Today, January 31, 2014, was the first day of the Chinese year of the Horse. Why do those Asians have to be different?
The Chinese year varies based on the Lunar year which is about 354.37 days, or twelve moon cycles with the intercalation (timekeeping) extra 13th month added every 2-3 years.
Interestingly, the Islamic New Year is purely lunar without intercalation and so the months bear no relation to the seasons. I will blog about the moon tomorrow but for tonight let’s first understand the sun.
Now, we all learned that a calendar year is 365 days with an extra day every 4 years (leap year)
But there are two other kinds of solar years: tropical and sidereal.
The tropical year is the time it takes for the sun to return to its same position in the sky relative to our view of the sky, not relative to the universe though. So it represents the time from one March or September equinox to next year’s same equinox.
What’s an Equinox? On that day, all over the earth, the day and night are both 12 hours (hence equal nox, or night). This next part is a bit confusing but worth figuring out. Look at the picture below and imagine you are on the earth, looking through the sun and that will show you the relative position of the sun in the sky as we go around it once a year.
The moment depicted in this picture is the March equinox. So which way do we “read” this diagram of the earth and its view of the sun throughout the year? Do we go clockwise or counter-clockwise relative to the North Pole? Just a hint: the answer to planet and moon rotation is almost always counter-clockwise, if anyone asks. The Earth rotates counter-clockwise on its own axis (but not Venus which is clockwise and Uranus which rotates 60 degress on its side), the moon goes counter-clockwise around the Earth, and all planets going around the sun travel counterclockwise in their yearly orbits.
In the above diagram, the earth stays where it is (or moves 1/365th per day) but of course we spin on our polar axis every 24 hours. Looking into the sky during the north’s spring and summer months, the arc that the sun appears to make in our sky as we spin every 24 hours will appear above the imaginary plane of our equator which would extend like Saturn’s rings or the plane defined by holding a hula hoop.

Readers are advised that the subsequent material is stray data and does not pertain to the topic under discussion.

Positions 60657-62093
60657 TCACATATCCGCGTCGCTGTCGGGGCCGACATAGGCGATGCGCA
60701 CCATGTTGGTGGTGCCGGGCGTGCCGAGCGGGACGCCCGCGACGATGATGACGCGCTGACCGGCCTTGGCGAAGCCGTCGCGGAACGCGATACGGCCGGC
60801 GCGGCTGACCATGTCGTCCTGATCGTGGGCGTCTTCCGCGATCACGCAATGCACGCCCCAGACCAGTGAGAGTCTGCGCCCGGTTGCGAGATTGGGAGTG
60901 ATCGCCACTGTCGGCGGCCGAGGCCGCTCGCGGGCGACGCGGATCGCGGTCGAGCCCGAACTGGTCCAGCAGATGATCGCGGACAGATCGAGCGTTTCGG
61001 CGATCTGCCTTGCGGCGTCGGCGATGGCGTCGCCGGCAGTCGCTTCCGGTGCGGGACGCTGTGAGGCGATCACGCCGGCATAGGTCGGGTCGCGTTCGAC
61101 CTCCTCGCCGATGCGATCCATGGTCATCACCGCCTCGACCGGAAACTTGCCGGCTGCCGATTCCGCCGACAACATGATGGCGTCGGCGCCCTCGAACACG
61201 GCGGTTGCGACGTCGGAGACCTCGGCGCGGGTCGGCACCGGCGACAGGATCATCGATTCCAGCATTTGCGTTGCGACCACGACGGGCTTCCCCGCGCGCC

The sun’s position relative to the constellations during any time of the year is found as a point on the red circle at 1:00 to 7:00 in the top diagram. For northerners, this will look like summer with long days because the sun is high in the sky and shines more on the northern hemishpere.
Okay! You get the equinox now what’s the solstice? Look at about 9:30 on the red circle in the top picture again. You see that the Earth is at 3:30. That corresponds to the June solstice, when the sun appears to sit still and starts moving back towards the earth’s imaginary, equatorial plane with the universe and our apparent horizon. On that day (June 21st this year) at the 23rd parallel north (the Tropic of Cancer) the sun will appear directly overhead. Afterwards, it’s starts to “drop” in the sky and the nights get longer.
Now move the earth to 9:30 and the sun on the “celestial sphere” to 3:30 and you have the December solstice when Romans celebrated Saturnalia (and the Aussie’s have to explain to their children why Santa needs a warm coat and a snow sleigh to visit them). This solstice is the time when the undefeated sun staged its comeback (but only relative to the north) and it will start to “climb” back in the sky as the days grow longer. This picture shows how the sun favors the south at this time when at the 23rd parallel south (the Tropic of Capricorn”) the sun would be directly overhead.
The Tropical Year is 6 hrs longer than the calendar year which is why we have an extra day every four years. But there is another solar year called the Sidereal year or the time it takes the sun to return to the same position relative to the universe and it is 20 minutes longer than the tropical year because of the “procession of the equinoxes,” which is the fact that the earth’s axis oscillates every 26,000 years:
So how many times do we go around the sun in a lifetime? In the time of Noah, it used to be 900. In the time of early man it was a few dozen tops. But with the advent of telomerase activation, who knows?